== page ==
Wednesday morning we woke early, eager and ready to climb Mt. Marcy, at 5,344 feet. After about a mile and a half, we realized the water filter and the first aid kit were sitting back at camp instead of embarking on our adventure with us. Thankfully we had some swift hikers on our trip (Dave Pro and Joe Cirillo) who knew how to motor, so they turned back to acquire the missing gear while the rest of us moved forward, knowing it wouldn’t be too long before they eventually caught up to us. (Which they did quite quickly!)

The trek up to the summit of Mt. Marcy was an intense hike, scrambling (and occasionally slipping) on the steep, rugged trails of tree roots and slick rocks. We schlepped through mud that squished under our boots and in many places it seemed as if we were simply hiking in a stream bed. Safety on the trail is really important, so we stuck together and took lots of rests as we climbed in elevation and the air became thinner.

Photo by Adam Carl

As we slowly rose in elevation, we saw changes in the vegetation as it shifted from the temperate deciduous forest we are used to in Delaware, to boreal forest, to the alpine zone. The boreal forest is characterized by coniferous forests and the dominant tree species shifted to spruce trees. We got to see a Boreal Chickadee which was really cool; this species has a brown head instead of the black head that distinguishes the Carolina Chickadees we usually see back home. The spruce trees slowly grew shorter as we neared the alpine zone, the high elevation habitat above the tree-line. The alpine zone is characterized by hard rock surfaces, small plants and a short growing season. It is extremely important to protect the alpine vegetation because it takes a long time to grow; it is imperative to only step on or place packs on hard, solid rock when you’re at these elevations (all you hikers reading this make a mental note!)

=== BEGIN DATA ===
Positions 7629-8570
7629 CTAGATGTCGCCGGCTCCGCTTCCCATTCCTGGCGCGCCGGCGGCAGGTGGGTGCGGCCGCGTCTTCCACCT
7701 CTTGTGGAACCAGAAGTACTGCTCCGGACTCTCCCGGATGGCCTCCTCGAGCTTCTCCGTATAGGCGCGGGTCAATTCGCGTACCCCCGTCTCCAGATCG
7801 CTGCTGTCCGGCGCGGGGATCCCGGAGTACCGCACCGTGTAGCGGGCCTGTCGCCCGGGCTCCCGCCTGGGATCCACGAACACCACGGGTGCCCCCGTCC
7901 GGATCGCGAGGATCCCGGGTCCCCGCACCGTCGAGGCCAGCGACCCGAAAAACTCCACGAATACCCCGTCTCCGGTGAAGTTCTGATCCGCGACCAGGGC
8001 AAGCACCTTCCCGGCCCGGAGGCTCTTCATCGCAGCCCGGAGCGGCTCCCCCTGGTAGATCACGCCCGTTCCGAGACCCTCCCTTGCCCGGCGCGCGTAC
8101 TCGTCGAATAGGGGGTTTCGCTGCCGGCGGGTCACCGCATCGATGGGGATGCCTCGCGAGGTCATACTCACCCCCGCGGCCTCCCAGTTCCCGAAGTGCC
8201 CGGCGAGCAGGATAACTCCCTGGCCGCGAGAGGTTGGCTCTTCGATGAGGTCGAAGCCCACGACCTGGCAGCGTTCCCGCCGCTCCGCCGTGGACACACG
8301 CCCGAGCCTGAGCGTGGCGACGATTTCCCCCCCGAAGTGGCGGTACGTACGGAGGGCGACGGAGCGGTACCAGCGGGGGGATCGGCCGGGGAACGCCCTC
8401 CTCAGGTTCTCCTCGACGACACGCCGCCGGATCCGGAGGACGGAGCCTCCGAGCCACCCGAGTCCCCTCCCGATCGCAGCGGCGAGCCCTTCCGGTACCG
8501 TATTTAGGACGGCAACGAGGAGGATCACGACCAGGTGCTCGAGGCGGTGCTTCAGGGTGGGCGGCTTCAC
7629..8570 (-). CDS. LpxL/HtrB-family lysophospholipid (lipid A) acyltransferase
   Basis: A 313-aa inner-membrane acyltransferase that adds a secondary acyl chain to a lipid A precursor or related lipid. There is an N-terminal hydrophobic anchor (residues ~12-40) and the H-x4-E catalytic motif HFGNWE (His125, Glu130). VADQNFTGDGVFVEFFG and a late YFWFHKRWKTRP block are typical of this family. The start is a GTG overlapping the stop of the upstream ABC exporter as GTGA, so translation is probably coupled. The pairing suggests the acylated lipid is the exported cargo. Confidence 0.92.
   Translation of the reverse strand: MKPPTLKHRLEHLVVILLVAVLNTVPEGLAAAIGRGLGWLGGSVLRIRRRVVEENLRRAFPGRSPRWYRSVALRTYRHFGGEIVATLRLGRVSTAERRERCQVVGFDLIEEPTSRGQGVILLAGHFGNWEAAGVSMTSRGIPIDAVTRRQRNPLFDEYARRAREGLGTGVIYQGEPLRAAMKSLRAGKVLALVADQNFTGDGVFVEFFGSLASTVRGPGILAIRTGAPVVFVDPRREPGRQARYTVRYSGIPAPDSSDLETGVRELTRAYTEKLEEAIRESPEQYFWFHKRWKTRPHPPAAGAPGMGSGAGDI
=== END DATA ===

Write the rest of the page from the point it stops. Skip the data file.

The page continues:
Stay on the trail and step on only rocks in the alpine zone. One footstep on an alpine plant can kill it. Photo by Carrie Scheick.

Once in the alpine zone, much of the trail became large, steep slabs of rock, requiring us to hone our rock climbing skills (little did we know we would need them even more the following day but more on that later…)

Trails go straight up in the Adirondacks sometimes. Photo by Adam Carl.

After what seemed like a long ascent, we finally reached the summit of Mt. Marcy, a whole 5,344ft high. It seemed like we were on top of the world, I mean we kind of were, just look at these views!

Mt. Marcy Summit. Photo by Adam Carl.

After spending what seemed like too short of a time on top the mountain, we began our descent. The rest of the afternoon and evening was spent similarly to the day before with some much needed stream time after hiking over 8 miles. Before bed that night we had story time with Joe, who read us excerpts from a book that discussed the right way to, ahem, go to the bathroom in the woods. A thoroughly entertaining piece of literature.

Thursday was our longest and most challenging day of hiking. We did a loop of 9.5 miles and two mountains. We climbed Basin Mountain, 4,827ft in elevation and Saddleback Mountain with an elevation of 4,515ft. These mountains may not have been as high as Mt. Marcy but the climb was much more steep and intense. At one point during our climb near the top of Saddleback Mountain, we were scaling up rocks with not too much to hold on to and a long ways to fall! Talk about exhilarating!

We enjoyed a bit of lunch after summiting our second mountain of the day and then began our descent back to base camp. As we descended down the mountain we walked through a year-old landslide brought on by heavy rains from Hurricane Irene. It was amazing to see how little soil is on the mountainside and how trees and plant life are able to grow with such little support.